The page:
ARTIST FEATURE: From the road with Steve Vai to a Youtube hit: meet Alex De Pue, the master fiddler! He shares his views on rhythm and practice with a metronome.

1) Why is rhythm important?

Rhythm provides the context for every other part of music. Without rhythm, a melody could very well be unrecognizable! Many rhythms are evocative of different cultures (Think Samba, Cumbia, Waltzes, etc) and you can paint a much wider variety of musical pictures through extensive knowledge of them. If you are taking a solo in a band, having a solid sense of rhythm allows you to take even ONE NOTE and make it something exciting to listen to. Also, there is nothing like playing with a bunch of cats on stage who know how to lock into a big PHAT groove, not pushing or dragging, but syncing together in a nearly magical coalescence. Rhythm is what makes us move, it’s what gets people out on the dance floor; It can inspire moods, and affect your energy, etc.

It’s a pretty well-known fact that most hit songs are set to 120bpm (by “default”, even, when opening a new Pro Tools session), which is designed to coincide with the average human heart rate (subdivided). THAT is exactly what creates the urge we feel, as humans, to dance… a well-studied science, actually.

2) How often do you practice with a metronome?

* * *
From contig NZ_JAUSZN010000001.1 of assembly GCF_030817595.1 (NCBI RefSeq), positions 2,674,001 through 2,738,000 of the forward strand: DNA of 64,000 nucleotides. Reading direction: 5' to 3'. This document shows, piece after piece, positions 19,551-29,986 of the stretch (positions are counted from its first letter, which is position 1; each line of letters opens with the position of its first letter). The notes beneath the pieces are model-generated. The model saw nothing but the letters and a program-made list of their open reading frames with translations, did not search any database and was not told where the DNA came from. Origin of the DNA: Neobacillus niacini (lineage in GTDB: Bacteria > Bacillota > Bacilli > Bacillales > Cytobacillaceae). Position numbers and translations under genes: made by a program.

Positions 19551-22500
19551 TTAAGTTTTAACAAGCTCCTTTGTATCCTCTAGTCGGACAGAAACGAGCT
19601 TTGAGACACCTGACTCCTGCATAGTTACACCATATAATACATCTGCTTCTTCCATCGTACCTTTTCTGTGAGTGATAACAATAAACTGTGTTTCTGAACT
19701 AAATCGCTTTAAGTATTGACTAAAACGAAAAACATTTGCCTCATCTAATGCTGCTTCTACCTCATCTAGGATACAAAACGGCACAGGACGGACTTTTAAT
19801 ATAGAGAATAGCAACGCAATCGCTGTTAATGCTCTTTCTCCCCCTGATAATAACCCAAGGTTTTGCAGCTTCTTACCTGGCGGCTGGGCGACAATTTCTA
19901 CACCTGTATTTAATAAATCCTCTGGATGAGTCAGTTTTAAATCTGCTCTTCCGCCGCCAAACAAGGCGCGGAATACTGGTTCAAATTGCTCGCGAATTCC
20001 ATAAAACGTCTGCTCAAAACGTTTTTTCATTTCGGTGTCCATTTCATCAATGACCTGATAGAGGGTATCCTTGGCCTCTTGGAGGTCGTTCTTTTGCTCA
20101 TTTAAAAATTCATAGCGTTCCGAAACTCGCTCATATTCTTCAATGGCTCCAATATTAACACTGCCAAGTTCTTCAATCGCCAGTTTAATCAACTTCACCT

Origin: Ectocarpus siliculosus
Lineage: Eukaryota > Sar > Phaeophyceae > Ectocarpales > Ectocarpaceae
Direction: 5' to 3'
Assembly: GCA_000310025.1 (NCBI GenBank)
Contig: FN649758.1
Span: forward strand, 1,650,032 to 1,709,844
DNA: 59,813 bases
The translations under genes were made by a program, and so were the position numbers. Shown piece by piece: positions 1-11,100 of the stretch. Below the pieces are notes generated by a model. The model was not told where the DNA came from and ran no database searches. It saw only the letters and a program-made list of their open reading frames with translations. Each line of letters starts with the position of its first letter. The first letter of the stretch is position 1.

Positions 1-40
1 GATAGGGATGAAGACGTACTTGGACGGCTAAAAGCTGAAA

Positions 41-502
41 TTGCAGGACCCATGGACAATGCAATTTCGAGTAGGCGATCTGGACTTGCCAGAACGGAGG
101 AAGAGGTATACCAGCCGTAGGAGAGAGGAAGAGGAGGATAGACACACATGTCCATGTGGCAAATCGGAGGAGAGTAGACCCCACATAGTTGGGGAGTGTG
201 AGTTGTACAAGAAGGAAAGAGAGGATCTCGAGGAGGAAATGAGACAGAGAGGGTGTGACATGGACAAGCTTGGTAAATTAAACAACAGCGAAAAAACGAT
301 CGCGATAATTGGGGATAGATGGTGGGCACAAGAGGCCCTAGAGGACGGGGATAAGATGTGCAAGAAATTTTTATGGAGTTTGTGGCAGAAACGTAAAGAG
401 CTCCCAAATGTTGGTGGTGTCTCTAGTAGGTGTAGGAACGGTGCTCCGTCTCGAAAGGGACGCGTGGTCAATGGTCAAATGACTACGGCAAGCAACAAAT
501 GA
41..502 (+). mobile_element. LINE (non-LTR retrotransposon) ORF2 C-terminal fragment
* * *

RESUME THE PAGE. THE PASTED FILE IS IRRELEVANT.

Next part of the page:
I’d say at least 50% of the time, especially with new material. As a student of the violin, the metronome should become, very quickly, your “best friend”. Students should not often practice withOUT a metronome.

Students should not often practice withOUT a metronome.

3) Why is it important to practice with a metronome?

I have seen many students over the years add a metronome to a piece they are working on, only to see the shocked reactions, as they realize their various tendencies to speed up or slow down throughout the piece. It’s always good to set your tempo ONLY as fast as you can play the most difficult portion of your music, before deciding whatever will be deemed your current tempo. OVER-prepare those passages.

As a general rule while practicing a more difficult passage, I insist from myself three repetitions, WITH metronome, performed flawlessly and WITH metronome, before “graduating” myself, with the reward being an increase in tempo by ten clicks… a barely noticeable change, but after a few of those upticks throughout any practice session, your results should leave you feeling like a superhero by the end. Remember, three times… FLAWLESS… only then do we bump up.

4) Can you name one thing that you like about the metronome on

I love that you can track your practice time, and keep your short and long-term goals listed for increased motivation. It’s easy to get distracted in this busy world, and being able to actually look back at the time you have spent, allows for an honest evaluation from which to set new goals and get better, faster. These features are definitely an upgrade from your average, everyday metronome! Now, go practice!

VIDEO: Check out Alex’s original tune called Noriega!: